June 11, 2021
VOR Weekly News Update
VOR is a national non-profit organization that advocates for
high quality care and human rights for all people with
intellectual and developmental disabilities.

VOR promises to empower you to make and protect quality of life choices for individuals with developmental disabilities

VOR's Virtual Annual Membership Meeting

June 27, 2021

3:00 pm Eastern, 2:00 pm Central, 1:00 pm Mountain, Noon Pacific

Program to include:
  • Address to Members from VOR's President
  • Report on VOR's 2021 Legislative Initiative
  • Reports from VOR's Finance, Legislative, Issues/Oversight and Quality of Care in the Community Committees
  • Certification of the Election of Directors
  • Ratification of Change to Constitution
  • Guest Speaker - Mary Kay Cowen on the Louisiana Dental Task Force
  • Reports from the States**

(Events and program sequence are subject to change)

National News:
To Keep Their Son Alive, They Sleep in Shifts. And Hope a Nurse Shows Up.
By Ted Alcorn, New York Times, June 4, 2021
A nursing shortage — driven by the pandemic — has made life miserable for parents with profoundly disabled children. “What if I’m so exhausted that I make a mistake?”.

It was 9 a.m. on a Sunday in May, and Chloe Mead was already worn out.

In her living room, she cradled her 7-year-old son, Henry, supporting his head with one hand and helping him toss a ball with the other, careful not to disturb the ventilator that was keeping him alive. A nearby monitor tracked his blood-oxygen levels and a pump was at the ready should his tracheotomy tube need cleaning. In the corner, her 4-year-old daughter was building a pillow fort.

“I need, like, five extra arms,” she said.

Ordinarily, she wouldn’t be by herself. Since infancy, Henry, who has spinal muscular atrophy, a rare muscle-wasting disorder, has had intensive, round-the-clock nursing at home, with Ms. Mead and her husband serving as fallbacks when a nurse unexpectedly cancels a shift.

But the recent shortage of home-care nurses has forced the couple, who live in Queens, to handle longer and longer periods on their own — as many as 36 hours at a stretch. That morning, her husband, Andy Maskin, was catching up on sleep so he could take that night’s late shift, from 2 a.m. until 7 a.m., when he begins his own workweek.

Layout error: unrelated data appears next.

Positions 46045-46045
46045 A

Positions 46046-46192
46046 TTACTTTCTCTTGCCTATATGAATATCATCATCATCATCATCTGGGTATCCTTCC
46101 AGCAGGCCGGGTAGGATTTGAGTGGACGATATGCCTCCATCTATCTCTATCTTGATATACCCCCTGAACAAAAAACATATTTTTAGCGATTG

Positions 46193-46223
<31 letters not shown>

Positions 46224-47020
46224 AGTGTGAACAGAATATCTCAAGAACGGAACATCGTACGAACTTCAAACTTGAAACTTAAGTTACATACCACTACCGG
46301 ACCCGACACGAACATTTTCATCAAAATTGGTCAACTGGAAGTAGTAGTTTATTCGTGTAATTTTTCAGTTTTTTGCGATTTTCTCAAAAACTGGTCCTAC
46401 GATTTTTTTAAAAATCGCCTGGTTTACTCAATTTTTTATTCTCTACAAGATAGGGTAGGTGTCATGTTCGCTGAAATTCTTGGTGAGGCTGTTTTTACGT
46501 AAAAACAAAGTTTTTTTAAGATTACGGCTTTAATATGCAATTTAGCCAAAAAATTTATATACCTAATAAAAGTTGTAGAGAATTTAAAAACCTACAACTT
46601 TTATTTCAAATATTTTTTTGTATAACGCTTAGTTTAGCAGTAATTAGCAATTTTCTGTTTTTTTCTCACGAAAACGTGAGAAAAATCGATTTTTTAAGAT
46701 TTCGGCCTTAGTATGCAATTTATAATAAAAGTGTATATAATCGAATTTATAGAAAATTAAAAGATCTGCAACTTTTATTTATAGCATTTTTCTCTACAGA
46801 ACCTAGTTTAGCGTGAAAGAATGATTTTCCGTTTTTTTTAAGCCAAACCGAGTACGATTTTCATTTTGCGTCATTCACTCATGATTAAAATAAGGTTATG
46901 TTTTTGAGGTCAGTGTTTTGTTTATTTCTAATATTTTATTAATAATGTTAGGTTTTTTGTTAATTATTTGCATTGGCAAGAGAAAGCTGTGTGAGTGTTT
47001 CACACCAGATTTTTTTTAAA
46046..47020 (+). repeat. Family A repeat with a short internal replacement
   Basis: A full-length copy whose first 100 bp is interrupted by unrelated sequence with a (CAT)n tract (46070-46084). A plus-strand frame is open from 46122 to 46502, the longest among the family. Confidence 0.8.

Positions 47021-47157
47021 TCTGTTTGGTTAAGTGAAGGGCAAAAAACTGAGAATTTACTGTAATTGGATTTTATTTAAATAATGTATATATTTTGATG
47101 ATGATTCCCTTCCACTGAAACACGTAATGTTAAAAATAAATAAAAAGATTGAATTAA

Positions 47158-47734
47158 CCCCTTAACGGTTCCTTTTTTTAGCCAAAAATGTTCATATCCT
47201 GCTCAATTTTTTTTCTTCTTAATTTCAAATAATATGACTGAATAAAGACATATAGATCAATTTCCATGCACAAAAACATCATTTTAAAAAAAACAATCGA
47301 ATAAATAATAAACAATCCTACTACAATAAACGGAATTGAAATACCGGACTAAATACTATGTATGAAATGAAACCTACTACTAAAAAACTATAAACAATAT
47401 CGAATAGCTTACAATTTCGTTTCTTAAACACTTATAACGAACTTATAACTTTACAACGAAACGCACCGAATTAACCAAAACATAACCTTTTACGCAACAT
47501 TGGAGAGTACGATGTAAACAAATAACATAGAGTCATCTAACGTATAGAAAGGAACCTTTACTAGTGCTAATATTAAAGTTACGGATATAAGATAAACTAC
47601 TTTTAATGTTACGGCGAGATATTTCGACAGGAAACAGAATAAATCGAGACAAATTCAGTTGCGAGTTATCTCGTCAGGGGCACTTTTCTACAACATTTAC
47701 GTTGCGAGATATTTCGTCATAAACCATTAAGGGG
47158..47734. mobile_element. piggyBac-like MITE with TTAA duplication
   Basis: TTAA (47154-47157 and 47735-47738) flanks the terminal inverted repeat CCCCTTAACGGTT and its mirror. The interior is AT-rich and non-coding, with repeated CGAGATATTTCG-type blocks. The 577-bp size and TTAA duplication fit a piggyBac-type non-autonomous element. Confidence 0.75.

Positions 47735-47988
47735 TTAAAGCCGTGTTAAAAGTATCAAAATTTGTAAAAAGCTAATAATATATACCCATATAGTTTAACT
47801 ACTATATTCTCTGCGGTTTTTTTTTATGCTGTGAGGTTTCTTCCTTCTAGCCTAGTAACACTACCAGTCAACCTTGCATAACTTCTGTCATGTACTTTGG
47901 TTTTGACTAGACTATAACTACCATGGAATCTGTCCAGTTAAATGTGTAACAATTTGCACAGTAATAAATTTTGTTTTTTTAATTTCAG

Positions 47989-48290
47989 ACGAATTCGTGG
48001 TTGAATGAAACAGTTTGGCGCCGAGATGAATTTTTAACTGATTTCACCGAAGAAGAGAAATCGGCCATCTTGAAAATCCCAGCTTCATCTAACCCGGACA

About 4.5 million Americans with illnesses and disabilities are cared for at home by aides, therapists or nurses. Most of these patients are older, but hundreds of thousands are children with complex health needs, a number that has climbed upward as medical advances allow more to survive into adulthood.

The families of these children have long struggled to find skilled help, but many say Covid-19 has made an already untenable situation even worse. Nurses left the work force to care for their own out-of-school children, or abandoned the profession permanently. And the surging demand for personnel at hospitals, testing sites and vaccination centers drew nurses away with as much as double the wages they earn caring for patients at home.

The easing of the pandemic may not improve conditions much. The shortage of nurses is longstanding and in the wake of a public health crisis that prompted 29 percent of health care workers to consider leaving the profession, many expect a wave of retirements.

“This is as bad as it’s ever been,” said Liz Wise, who works for the nationwide nonprofit Bayada Home Health Care, helping transition young patients from hospitals to homes. Her own daughter needed home-care nursing, so she feels it keenly when patients can’t get the coverage they need. “Disappointing families is enough to keep me up at night.”
Many had pinned their hopes on the Biden administration’s infrastructure plan, which would provide $400 billion to improve home and community-based care. But as the president and Republicans vie over the proposal’s size and scope, it’s unclear whether that part will survive.
Parents, meanwhile, continue to shoulder an unrelenting burden, increasingly alone.

The Pandemic Deepens a Pay Gap

A nurse caring for a medically fragile child at home has the same responsibilities he or she would in a hospital but no medical backup in case of emergency. It’s a high-wire act, and experts say that prevailing wages don’t reflect its difficulty.

Federal guidelines permit state Medicaid programs to cover in-home care for eligible children regardless of their families’ income, since the price of round-the-clock nursing would bankrupt almost anyone. But states generally pay home care nurses at much lower rates than they would for equivalent care in a hospital or other medical center.